Sembawang Shipyard gets listed as a location in the plan. Human actions have turned the naturally varied mangrove and wetland environment into an industrialized landscape. The shipyard will likely get renovated as part of the Northern Innovation Corridor by 2024.
Development techniques, such as “Green” and “Sustainable” design, are insufficient because human growth gets frequently thought of as autonomous from nature. As a result, the potential improvement in =overall sustainability and resilience of all systems gets not reached. In the quest for general sustainability and system resiliency, this, along with the site’s rich and complex history, raises an essential contextual issue. The site’s rich history as a shipyard or its original natural state is both significant and valuable, but which is more so
The plan addresses the apparent gap between human activity and nature to establish some balance between the difficulty of rehabilitating the environmental state while preserving the site’s maritime history.
The Regeneration Machine, located inside one of the Dry-docks, serves as a regenerative catalyst that improves the site’s ecological health and a colossal reminder of the site’s nautical history. The Regeneration Machine is a ship modified to function as an Ecological infrastructure. It reimagines urban wastewater as a renewable resource for the production of food fish for nutrition and the cultivation of mangroves for the rehabilitation of the devastated shoreline.
Sembawang Shipyard would move under one roof in Tuas by 2024, according to Prime Minister Lee Hsien Loong‘s 2013 statement.
It frees up the location, which was once a British naval facility and currently houses a small British defense unit, to transform into a waterfront lifestyle zone with many public spaces, according to URA in 2019. Then it gets added that the area could have mixed-use developments added with the possibility of repurposing existing buildings.
The only structure within the shipyard to have received protection is the former Sembawang Fire Station, preserved in April 2007. The heritage study would assist planners in determining which other vital structures to keep.
National monuments, conservation areas, designated historic sites, identity nodes, identity corridors, Housing Board towns, and urban design zones are the additional sites and elements identified in the complete legacy plan.
More information about the URA’s new identity corridor initiative, which will link neighborhoods with distinctive streetscapes and rich historical history, was also presented. There will be five such corridors.
As “urban design zones,” the plan has been expanded to encompass relatively recent urbanized areas, such as the under-construction Punggol Digital District.
The authorities’ guidelines will guarantee that any new construction in these locations blends in with the neighborhood’s current structure to maintain the area’s urban character.
In addition to preserving the buildings that make up Singapore’s constructed heritage, URA stated that it plans to work on bringing back memories of the past via various techniques, including storyboards and trails.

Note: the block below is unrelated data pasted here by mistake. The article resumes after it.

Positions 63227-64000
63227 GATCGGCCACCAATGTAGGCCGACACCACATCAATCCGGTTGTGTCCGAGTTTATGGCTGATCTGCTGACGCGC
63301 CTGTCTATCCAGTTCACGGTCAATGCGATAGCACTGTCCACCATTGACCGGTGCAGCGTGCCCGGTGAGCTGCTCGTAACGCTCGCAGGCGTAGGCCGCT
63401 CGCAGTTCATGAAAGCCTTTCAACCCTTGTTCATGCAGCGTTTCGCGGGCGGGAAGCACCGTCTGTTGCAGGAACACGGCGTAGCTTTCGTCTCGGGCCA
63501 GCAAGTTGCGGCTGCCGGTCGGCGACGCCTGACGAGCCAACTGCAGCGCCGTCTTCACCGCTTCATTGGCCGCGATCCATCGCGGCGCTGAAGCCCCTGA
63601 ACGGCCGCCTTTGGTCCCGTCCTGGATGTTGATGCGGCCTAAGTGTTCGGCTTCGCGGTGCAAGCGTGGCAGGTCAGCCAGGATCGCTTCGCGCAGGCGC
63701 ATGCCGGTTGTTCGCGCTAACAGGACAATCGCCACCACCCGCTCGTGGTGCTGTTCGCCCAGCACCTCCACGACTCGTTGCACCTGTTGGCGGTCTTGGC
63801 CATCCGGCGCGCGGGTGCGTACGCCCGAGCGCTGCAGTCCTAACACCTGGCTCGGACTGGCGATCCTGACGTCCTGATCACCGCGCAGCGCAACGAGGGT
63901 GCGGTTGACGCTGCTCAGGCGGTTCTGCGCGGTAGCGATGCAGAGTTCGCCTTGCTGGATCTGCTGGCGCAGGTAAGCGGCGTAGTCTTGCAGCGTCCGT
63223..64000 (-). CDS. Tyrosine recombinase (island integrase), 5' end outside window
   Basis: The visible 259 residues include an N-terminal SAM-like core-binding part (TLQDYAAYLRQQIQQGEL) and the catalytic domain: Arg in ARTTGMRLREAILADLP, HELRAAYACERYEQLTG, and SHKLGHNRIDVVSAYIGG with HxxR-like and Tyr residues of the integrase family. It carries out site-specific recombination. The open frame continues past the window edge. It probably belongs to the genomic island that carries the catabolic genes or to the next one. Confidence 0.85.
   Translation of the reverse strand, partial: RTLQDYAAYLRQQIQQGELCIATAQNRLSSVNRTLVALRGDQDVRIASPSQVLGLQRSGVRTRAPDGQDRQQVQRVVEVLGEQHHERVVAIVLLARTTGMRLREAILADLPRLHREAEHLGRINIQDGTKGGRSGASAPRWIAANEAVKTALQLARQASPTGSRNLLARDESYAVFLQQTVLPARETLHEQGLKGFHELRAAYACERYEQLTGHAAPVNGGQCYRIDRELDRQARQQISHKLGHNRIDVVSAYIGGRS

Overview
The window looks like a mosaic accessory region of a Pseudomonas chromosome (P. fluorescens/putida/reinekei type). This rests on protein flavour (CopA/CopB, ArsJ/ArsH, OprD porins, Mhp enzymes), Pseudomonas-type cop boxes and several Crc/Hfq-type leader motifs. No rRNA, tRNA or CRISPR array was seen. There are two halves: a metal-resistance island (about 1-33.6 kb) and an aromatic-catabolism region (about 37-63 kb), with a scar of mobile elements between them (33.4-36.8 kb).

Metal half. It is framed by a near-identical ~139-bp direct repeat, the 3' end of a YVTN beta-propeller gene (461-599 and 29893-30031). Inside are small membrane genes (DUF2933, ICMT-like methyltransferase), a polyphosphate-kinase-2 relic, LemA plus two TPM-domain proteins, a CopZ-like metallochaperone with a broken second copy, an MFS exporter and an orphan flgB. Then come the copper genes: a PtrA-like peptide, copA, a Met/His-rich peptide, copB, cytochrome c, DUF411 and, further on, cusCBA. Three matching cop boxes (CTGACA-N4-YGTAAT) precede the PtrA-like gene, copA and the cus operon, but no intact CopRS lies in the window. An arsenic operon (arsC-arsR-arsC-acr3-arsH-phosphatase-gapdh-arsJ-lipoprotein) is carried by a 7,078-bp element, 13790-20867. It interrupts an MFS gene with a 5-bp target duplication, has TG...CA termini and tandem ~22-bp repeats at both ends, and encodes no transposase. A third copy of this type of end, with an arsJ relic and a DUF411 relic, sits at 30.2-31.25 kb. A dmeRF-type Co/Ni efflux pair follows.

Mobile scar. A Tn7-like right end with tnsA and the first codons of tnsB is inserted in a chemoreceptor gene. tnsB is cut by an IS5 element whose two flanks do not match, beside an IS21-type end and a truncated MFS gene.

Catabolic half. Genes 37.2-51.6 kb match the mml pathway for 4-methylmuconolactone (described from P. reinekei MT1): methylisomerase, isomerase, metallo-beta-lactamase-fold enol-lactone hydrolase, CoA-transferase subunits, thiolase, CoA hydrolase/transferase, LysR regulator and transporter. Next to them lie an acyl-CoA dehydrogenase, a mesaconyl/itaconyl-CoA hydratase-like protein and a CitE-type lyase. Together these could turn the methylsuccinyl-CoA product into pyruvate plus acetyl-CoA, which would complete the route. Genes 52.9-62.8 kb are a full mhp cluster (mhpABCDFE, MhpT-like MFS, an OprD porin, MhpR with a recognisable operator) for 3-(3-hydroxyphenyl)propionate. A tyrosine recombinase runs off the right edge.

“We will continue to consult widely to consider different perspectives in shaping areas rich in heritage and identity,” it read.
Sembawang Shipyard builds on the history of cruises.
As part of a lengthy history of work on cruise ships at the shipyard, Sembcorp Marine’s Sembawang Shipyard won a contract in October to upgrade Princess Cruises’ Diamond Princess.
The yard has Diamond Princess to arrive on March 12, 2014. The award “reinforces Sembawang Shipyard’s position as one of the world’s premier shipyards and Asia’s number one shipyard for cruise ship upgrading and repairs,” according to a statement from Sembcorp Marine.
The contract gets given out soon after the yard completed the retrofit of Sun Princess, a different Princess Cruises ship, which benefited from a US$30 million upgrade during a two-week drydock in August.
In a statement, Princess Cruises’ senior vice president for technical developments, John Gunner, praised the yard’s commitment and dedication. Say that its staff had collaborated closely with the company’s team to finish the work on schedule and to the high quality, health, safety, and environmental standards that the company demands for all Princess dockings. He explicitly said that the follow-up contract’s confirmation gets impacted by this effort. We are happy to award Sembawang Shipyard the upgrade of Diamond Princess, he continued.
A new atrium and dining areas, a spa renovated, new interior furniture, new hull paint, and external renovations were all part of the Sun Princess’ makeover. As this issue of Marine Propulsion went to press, the Diamond Princess’s work schedule was still a secret.
A Favoured Customer Contract (FCC) gets signed by Sembawang and Princess Cruises’ parent company, Carnival Corp., at the same time as this subsequent work was placed, turning Princess Cruises into a long-term partner of the yard. According to Mr. Gunner, “We look forward to a good partnership in the years to come, which will enhance the results of our docking and revitalization program.”
The Carnival and FCC
The agreement Carnival has with the yard is not unique. For instance, the yard and Royal Caribbean Cruises (RCCL) reached a comparable FCC agreement in December 2012 for the ship repair provision, revitalization, upgrading, and related marine services for the latter’s fleet of 41 cruise ships across all of its operating businesses. These include CDF Croisières de France, Royal Caribbean International, Celebrity Cruises, Pullmantur, and Azamara Cruises.